Today SBA provided an Interim Final Rule (IFR) and yesterday (Thursday), Treasury again updated its Paycheck Protection Program (PPP) FAQ sheet adding FAQ #31. The new FAQ #31 is an after-the-fact reset of the certification of need every borrower must make when applying for a PPP loan. In FAQ #31, Treasury seeks to retroactively apply a new interpretation of the certification of need and calls upon borrowers to reassess whether they meet the standard. Treasury further indicates that borrowers who do not meet the newly announced but retroactively applicable standard should repay the loan in full on or before May 7. Some have questioned whether this FAQ applies solely to public companies or solely to large companies, but the FAQ (reproduced in full below) very clearly says “all borrowers must assess” economic need.
Guidance: Each borrower and applicant should (1) consider reconvening a board meeting PRIOR to MAY 7th to evaluate whether its business meets the newly articulated standard for the certification of need and (2) ensure that it has appropriate documentation to support why and how the borrower meets that standard. Note that Treasury’s new FAQ #31 offers a “Limited Safe Harbor” to those who fully repay the loans on or before May 7, but that path also carries some risk. We learned this afternoon (Friday) that SBA will recommence funding on Monday, so time is of the essence. We elaborate below and recommend discussing with counsel the implications.
SBA’s IFR provides a “Limited Safe Harbor with Respect to Certification Concerning Need for PPP Loan Request” (so, by its terms, it cover that specific certification of need) for those who repay loans in full by that deadline. Accordingly, those limitations require further consideration:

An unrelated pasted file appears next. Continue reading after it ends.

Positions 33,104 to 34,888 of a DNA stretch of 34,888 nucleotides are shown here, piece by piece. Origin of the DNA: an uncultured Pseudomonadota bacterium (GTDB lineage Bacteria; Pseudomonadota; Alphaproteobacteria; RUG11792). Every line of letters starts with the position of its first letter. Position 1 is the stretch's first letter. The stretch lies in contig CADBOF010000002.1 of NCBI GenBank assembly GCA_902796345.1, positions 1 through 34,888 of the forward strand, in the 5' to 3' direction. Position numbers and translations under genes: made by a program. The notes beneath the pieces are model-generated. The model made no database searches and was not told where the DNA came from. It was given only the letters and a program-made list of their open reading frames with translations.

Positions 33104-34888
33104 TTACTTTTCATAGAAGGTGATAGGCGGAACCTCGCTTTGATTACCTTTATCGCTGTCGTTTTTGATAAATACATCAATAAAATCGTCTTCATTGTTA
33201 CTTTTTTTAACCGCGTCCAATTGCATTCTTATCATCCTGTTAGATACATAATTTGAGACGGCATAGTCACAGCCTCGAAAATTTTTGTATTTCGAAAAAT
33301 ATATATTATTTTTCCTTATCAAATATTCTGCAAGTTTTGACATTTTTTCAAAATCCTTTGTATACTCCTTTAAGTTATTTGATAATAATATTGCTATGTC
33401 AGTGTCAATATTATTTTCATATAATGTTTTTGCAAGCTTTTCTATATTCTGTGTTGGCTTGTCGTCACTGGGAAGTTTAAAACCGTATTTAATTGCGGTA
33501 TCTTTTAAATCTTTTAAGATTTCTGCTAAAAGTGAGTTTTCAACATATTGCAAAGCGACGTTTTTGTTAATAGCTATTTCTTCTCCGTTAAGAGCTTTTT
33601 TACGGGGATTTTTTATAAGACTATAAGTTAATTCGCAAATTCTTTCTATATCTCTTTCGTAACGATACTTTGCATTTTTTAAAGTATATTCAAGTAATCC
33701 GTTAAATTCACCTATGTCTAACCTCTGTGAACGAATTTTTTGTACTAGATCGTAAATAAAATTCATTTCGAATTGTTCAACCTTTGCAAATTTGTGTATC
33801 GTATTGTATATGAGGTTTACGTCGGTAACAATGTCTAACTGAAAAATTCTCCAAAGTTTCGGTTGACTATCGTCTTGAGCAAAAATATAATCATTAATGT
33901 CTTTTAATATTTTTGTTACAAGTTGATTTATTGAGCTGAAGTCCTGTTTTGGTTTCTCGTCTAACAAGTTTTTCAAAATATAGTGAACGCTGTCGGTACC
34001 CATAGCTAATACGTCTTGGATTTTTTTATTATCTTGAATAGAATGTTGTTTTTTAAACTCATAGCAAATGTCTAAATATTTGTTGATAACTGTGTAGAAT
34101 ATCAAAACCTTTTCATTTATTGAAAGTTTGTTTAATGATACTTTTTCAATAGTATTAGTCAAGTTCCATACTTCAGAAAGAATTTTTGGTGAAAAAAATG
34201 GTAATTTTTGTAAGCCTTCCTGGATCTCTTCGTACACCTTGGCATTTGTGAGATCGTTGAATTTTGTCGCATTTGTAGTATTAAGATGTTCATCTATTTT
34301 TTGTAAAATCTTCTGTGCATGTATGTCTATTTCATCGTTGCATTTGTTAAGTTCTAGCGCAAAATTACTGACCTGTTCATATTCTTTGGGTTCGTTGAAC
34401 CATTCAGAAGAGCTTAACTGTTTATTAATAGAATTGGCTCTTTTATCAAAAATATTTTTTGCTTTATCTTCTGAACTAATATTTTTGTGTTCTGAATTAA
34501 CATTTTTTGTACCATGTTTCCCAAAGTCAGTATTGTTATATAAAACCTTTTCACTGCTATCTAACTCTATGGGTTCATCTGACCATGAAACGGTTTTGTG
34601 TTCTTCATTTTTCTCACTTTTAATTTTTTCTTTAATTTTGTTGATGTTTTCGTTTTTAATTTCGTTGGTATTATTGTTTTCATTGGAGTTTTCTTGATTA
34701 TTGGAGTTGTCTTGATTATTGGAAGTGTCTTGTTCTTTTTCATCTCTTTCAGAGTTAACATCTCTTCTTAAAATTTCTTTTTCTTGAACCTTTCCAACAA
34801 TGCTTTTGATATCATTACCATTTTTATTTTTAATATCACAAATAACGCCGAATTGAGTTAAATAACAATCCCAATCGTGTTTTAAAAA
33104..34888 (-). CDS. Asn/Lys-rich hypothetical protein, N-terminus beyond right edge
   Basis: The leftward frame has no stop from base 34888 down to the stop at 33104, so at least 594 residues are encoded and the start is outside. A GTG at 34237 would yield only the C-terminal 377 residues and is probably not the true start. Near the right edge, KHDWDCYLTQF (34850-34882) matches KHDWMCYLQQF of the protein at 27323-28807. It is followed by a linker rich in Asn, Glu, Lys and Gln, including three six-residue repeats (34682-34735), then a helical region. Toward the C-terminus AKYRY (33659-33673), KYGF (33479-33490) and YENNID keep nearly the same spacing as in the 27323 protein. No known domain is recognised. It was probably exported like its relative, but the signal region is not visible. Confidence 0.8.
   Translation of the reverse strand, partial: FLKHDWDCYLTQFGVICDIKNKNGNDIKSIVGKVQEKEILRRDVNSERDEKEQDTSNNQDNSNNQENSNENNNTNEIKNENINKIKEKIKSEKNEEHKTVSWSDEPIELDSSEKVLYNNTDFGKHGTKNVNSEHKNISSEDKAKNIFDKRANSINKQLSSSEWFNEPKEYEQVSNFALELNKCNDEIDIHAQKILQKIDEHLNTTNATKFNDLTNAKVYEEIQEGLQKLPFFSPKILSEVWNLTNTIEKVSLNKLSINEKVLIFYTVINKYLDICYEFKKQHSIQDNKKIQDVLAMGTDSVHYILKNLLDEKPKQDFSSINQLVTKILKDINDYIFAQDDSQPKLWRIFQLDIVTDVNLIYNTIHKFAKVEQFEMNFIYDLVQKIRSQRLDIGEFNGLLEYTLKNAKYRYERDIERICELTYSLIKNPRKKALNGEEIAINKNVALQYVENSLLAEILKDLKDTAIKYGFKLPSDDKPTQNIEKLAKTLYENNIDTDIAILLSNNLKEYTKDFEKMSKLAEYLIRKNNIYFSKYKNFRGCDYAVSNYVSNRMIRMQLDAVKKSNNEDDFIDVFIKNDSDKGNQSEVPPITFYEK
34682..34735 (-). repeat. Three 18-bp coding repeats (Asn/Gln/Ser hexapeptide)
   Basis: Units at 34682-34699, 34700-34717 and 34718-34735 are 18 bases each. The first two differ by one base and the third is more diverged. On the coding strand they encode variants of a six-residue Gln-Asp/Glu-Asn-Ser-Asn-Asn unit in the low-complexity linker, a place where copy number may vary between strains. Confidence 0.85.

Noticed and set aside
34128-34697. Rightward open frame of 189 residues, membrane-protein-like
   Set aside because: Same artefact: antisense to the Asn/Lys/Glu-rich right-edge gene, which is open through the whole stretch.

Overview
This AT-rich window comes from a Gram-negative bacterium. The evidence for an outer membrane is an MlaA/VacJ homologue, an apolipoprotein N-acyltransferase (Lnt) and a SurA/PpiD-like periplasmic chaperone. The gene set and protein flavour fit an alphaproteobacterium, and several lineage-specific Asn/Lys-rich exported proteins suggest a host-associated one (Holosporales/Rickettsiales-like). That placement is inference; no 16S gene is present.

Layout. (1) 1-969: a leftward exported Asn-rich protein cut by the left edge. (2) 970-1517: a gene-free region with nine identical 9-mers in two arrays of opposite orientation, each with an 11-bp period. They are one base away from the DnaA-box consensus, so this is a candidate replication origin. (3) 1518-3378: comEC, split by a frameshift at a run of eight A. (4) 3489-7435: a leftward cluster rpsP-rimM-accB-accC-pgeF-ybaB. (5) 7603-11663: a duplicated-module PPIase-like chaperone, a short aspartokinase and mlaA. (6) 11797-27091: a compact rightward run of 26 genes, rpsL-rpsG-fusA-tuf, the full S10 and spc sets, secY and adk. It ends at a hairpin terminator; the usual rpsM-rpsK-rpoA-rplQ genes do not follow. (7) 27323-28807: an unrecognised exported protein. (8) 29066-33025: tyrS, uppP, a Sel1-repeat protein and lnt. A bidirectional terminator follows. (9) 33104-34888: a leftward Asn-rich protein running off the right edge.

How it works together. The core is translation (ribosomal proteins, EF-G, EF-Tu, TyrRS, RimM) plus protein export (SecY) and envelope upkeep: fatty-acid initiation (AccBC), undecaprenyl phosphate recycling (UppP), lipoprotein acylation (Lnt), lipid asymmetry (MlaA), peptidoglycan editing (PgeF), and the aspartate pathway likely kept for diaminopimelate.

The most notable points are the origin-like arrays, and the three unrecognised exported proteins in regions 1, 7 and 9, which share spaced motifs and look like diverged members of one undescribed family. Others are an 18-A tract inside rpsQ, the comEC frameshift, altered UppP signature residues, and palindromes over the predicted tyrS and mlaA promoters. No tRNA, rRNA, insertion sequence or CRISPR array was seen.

“Any borrower that applied for a PPP loan prior to the issuance of this regulation and repays the loan in full by May 7, 2020 will be deemed by SBA to have made the required certification in good faith.”
That Limited Safe Harbor applies ONLY to the certification of need and does not necessarily apply to other aspects of that loan or to loans taken by affiliates of that Borrower. That limitation leaves unanswered questions as to the protection afforded. See, e.g., our Lowenstein Sandler Alert on Freedom of Information Act.
Elsewhere, the IFR specifically declares PE Firms ineligible: “private equity firms are primarily engaged in investment or speculation, and such businesses are therefore ineligible to receive a PPP loan.” This has implications for the firms and the companies they “control,” as the IFR’s next subsection says that portfolio companies may be eligible but should focus on the affiliation rules and “should carefully review the required certification” of need. (IFR Section 2).
Because “The Small Business Administration will resume taking Paycheck Protection Program loans via its E-Tran platform on Monday morning at 10:30 a.m. EDT” (according to ABA Banking Journal), applicants who wish to pull a loan application, may want to do so prior to that time.
The text of new FAQ31 follows (we added emphasis):